Conflict: Be Kind To Your Reader By Being Cruel To Your Hero

Give your protagonist a hard time. Not because you should behave like a sadist but because conflict and adversity are what drives your story along.

the_shiningIf, for example, you are writing the script of a Road Movie in which your protagonist travels from Chicago to Los Angeles and nothing bad happens to him the whole way, then that would be one very boring movie. If, on the other hand, he were chased by a mad trucker, shot at by bikers and blown up in a diner, that’d obviously be much better.

Give your hero a worthy antagonist and make things look hopeless for him. Put obstacles in his way. If it looks like he’s about to succeed at something, snatch it away before it can happen.

One of my favourite ploys is to give my hero a small victory, only to have it snatched away shortly afterwards. If I can, I always try and make the “small victory” a step towards his ultimate crisis. For example, he can rescue his “friend” from the “bad guys”, only to discover that he is really a spy, sent to inform on him.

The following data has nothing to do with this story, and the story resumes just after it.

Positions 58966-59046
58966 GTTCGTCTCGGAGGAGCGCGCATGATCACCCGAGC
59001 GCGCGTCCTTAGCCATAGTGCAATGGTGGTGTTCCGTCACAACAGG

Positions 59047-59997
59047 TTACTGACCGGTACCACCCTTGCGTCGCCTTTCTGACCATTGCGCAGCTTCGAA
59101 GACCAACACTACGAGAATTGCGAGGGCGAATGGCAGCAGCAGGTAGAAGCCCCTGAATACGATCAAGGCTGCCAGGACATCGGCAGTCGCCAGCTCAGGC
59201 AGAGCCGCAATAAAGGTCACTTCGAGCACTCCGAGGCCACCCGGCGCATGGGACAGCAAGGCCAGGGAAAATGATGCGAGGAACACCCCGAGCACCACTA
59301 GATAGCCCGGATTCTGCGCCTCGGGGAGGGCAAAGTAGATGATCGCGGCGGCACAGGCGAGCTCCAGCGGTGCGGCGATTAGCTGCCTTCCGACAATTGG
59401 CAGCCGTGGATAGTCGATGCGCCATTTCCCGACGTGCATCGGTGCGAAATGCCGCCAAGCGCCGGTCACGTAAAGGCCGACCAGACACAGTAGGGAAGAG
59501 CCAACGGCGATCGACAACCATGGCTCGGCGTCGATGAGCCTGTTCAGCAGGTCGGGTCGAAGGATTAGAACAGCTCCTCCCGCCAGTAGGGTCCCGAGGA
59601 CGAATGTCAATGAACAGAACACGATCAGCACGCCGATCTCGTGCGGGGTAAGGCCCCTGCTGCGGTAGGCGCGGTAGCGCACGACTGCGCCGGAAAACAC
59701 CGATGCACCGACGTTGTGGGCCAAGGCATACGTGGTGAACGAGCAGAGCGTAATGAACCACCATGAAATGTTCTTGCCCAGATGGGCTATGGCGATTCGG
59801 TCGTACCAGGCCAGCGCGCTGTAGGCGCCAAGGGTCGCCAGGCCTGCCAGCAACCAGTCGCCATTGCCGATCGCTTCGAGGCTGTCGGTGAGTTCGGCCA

By the way, throughout this blog, “he” and “she” are interchangeable. Your protagonist can be male or female, you simply have to tailor the obstacles facing him or her to suit the circumstances, which include gender.

Pile on the pressure from outside. If your hero is unjustly convicted and on the run, make ordinary, law-abiding citizens his enemies. Children should tell on him, people he thinks of as friends must give him up to the law.

And Nature and the elements should play their part. If the protagonist is hiding out, turn the night-time temperature down to minus ten. Blow away his shelter. Soak him in torrential rain. Poison his water.

The tougher things are for your hero and the tougher the opposition that faces him, the better your story will be. You want the reader to think, “How does he cope? If that was me, I’d give in.” It’s usually good if your protagonist is more driven and more committed than the average reader would consider him or herself to be.

Here’s a couple of minutes showing Steven Spielberg piling on the pressure for Indiana Jones:

Your hero should bend under the insurmountable odds that face him. All his strengths and skills must be stretched to breaking point. But he must never give up – at least, not for long.

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